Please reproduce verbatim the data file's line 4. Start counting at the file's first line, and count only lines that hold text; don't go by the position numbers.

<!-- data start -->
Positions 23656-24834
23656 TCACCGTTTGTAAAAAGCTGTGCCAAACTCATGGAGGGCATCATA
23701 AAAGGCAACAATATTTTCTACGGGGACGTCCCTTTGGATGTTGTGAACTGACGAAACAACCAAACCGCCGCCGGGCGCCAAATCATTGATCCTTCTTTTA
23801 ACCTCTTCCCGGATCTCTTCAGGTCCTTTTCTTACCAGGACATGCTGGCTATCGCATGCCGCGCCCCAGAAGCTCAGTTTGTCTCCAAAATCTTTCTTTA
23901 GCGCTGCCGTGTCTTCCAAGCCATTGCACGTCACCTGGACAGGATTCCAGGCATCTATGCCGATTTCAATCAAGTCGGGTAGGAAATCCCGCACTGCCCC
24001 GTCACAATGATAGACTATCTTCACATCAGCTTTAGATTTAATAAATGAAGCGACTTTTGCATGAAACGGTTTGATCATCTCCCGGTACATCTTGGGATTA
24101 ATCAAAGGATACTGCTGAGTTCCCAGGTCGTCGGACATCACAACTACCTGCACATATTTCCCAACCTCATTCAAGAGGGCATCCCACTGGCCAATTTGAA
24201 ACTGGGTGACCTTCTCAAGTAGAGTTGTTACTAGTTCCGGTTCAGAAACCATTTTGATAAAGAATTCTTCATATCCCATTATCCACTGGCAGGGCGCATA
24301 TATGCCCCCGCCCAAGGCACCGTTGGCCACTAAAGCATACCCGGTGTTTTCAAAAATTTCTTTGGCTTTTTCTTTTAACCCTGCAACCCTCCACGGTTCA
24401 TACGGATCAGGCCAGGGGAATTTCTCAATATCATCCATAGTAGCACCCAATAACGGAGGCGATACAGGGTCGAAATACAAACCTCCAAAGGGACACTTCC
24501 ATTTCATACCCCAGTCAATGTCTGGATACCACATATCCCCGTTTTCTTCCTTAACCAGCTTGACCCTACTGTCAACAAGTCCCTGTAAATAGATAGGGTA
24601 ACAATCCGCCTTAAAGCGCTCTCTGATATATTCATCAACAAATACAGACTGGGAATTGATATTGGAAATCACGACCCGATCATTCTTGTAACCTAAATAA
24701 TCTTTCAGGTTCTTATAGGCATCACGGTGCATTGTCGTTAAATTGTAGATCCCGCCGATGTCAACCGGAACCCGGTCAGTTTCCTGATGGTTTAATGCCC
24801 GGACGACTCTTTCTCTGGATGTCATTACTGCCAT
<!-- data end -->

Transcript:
23801 ACCTCTTCCCGGATCTCTTCAGGTCCTTTTCTTACCAGGACATGCTGGCTATCGCATGCCGCGCCCCAGAAGCTCAGTTTGTCTCCAAAATCTTTCTTTA